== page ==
Every evangelistically active church will find itself working all three angles
Did I just stick Jesus onto a Christ-less sermon, to make myself feel better? Or did I actually preach Christ?
When I became a Christian, all I needed to know was in a little booklet called Journey into Life, by Norman Warren. It clearly and simply explained the gospel and how to respond to it. And I did. Many thousands of people became Christians through that booklet. Then there was his follow-up booklet, called The
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I’ve been reminded why we use more than one kind of evangelistic course, in a series, round and round. Just like a carousel on a fairground.
You might not be seeing much gospel growth, but lift up your eyes. The gospel is always growing and converting people, because it is God’s Plan A, and he doesn’t intend to have a Plan B.
How do we give those Christmas truths a cutting edge? How can we be fresh, while still working with the familiar?
There is a small but astonishing exhibition at the British Museum at the moment, Scythians: Warriors of ancient Serbia. The Scythians were a wide-ranging group of aggressive tribes, nomadic because of the inhospitably of their land, and superb with horses. They were also astonishingly artistic and superb at their craft: their abilities with gold and
Our culture is taking story-telling very seriously. For those of us in the West, a few square miles in California have dominated our imaginative skyline in, I think, an unprecendented way. And last night I was at an event where, rarely, the great John le Carré gave an address, and it reminded me of how,
‘Evangelist’ is a role that goes with being a pastor. Here’s how you can tackle it, even if you’re not a natural.
The influnce of a little booklet called Journey Into Life, should inspire us to write new material ourselves
There are many differences between most of us and Billy Graham. But here’s a critical lesson we can all take to heart.
Why ever wouldn’t you want to evangelise? And I know the answer: it’s because of the push-back that we anticipate, brace ourselves for, practice feeling the pain for, and therefore fear. As Bill Hybels puts it, “We say people’s ‘No’ for them.” So what’s the answer?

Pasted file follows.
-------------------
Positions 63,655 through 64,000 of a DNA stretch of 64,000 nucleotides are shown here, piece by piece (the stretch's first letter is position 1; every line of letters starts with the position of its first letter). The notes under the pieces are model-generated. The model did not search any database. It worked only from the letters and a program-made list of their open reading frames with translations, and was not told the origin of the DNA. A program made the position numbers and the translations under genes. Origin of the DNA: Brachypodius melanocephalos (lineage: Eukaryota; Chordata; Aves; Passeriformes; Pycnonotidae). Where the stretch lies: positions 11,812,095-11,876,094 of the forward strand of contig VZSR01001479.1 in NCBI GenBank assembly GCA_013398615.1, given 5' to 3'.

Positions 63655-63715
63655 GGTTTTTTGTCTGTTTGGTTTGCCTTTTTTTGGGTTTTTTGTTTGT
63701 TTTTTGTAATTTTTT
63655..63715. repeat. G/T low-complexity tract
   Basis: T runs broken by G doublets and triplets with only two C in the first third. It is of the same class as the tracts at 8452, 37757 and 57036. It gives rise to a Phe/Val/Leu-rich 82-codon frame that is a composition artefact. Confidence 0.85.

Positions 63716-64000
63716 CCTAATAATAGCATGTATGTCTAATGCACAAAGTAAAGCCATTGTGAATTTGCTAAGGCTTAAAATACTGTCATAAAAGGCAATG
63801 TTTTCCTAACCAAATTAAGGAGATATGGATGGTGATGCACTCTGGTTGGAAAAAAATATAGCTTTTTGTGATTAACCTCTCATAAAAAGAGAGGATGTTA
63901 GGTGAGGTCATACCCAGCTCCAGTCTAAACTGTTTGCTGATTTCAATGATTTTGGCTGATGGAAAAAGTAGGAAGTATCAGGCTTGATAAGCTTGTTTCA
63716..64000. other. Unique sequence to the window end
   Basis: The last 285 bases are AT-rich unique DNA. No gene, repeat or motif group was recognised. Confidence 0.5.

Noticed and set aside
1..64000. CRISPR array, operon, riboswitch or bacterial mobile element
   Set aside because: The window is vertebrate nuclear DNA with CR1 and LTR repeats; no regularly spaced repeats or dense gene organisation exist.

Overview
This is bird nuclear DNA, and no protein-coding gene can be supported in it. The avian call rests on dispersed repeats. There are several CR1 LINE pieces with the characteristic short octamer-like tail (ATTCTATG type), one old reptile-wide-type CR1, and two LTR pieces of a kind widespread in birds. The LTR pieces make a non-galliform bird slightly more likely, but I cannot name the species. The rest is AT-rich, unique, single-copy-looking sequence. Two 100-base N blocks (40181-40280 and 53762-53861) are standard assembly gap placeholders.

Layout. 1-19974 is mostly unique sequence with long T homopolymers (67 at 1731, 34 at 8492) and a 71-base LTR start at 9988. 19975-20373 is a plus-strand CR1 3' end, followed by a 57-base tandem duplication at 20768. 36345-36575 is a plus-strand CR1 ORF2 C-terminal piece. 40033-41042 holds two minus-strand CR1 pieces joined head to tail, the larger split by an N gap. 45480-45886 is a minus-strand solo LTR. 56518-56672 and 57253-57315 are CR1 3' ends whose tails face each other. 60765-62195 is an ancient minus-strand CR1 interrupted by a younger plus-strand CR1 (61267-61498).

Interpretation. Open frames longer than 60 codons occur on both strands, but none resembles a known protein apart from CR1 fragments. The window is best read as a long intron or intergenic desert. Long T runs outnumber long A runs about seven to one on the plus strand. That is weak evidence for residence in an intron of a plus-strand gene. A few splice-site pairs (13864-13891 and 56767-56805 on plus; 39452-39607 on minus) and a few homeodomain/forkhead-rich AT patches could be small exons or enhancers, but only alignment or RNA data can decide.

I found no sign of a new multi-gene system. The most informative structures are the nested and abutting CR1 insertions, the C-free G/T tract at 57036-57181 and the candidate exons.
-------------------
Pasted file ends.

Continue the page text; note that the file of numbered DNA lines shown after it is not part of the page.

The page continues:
Another sailing cliché that you can mull on as you still enjoy the remnants of that holiday glow.
How can you tell if you’re positioned to get the best possible amount of energy from the wind, to get where you want to go?
You listen, and you look. Because – ‘a flappy sail is not a happy sail.’
What is the alternative to self-centred, rebellious ambition? Is there a way of rewriting ambition, so that it can appear in a God-centred, passionate, obedient way?
When we open the doors this Sunday, will they come back? Why should they, when there are the options of visiting family, going for a bike ride, hitting the shops – or even just having a lazy day with the papers and some coffee? And what do we do if no-one comes…
There are three basic ways to describe any sin – not three different sins, but three ways to analyse what is going on. I’m increasingly convinced that our evangelistic and apologetic impact will be sharpened if we choose the right biblical language. These three are not in tension, although they give us different biblical language
At our recent new Members class, one of the issues that struck me with great force was how many of those present did not have English as their first language, although it was the language we all had in common. Apparently this is a global phenomenon: while English is not the most widely spoken language
‘Cutting to the Heart’ is now out, and available from 10ofthose here. It is also available as a Kindle edition for both UK and US Overseas, go to Amazon..
I’m delighted to to announce that my next book will be out in the summer. IVP will be publishing it, under the title: ‘Cutting to the Heart: Applying the Bible in Preaching and Teaching.’ The basic argument is that God uses his Word to change us to be like Jesus, and when we preach we should